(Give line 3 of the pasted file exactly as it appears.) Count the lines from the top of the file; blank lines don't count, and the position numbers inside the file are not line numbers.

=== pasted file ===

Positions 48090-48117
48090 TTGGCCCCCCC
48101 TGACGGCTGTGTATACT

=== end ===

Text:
48101 TGACGGCTGTGTATACT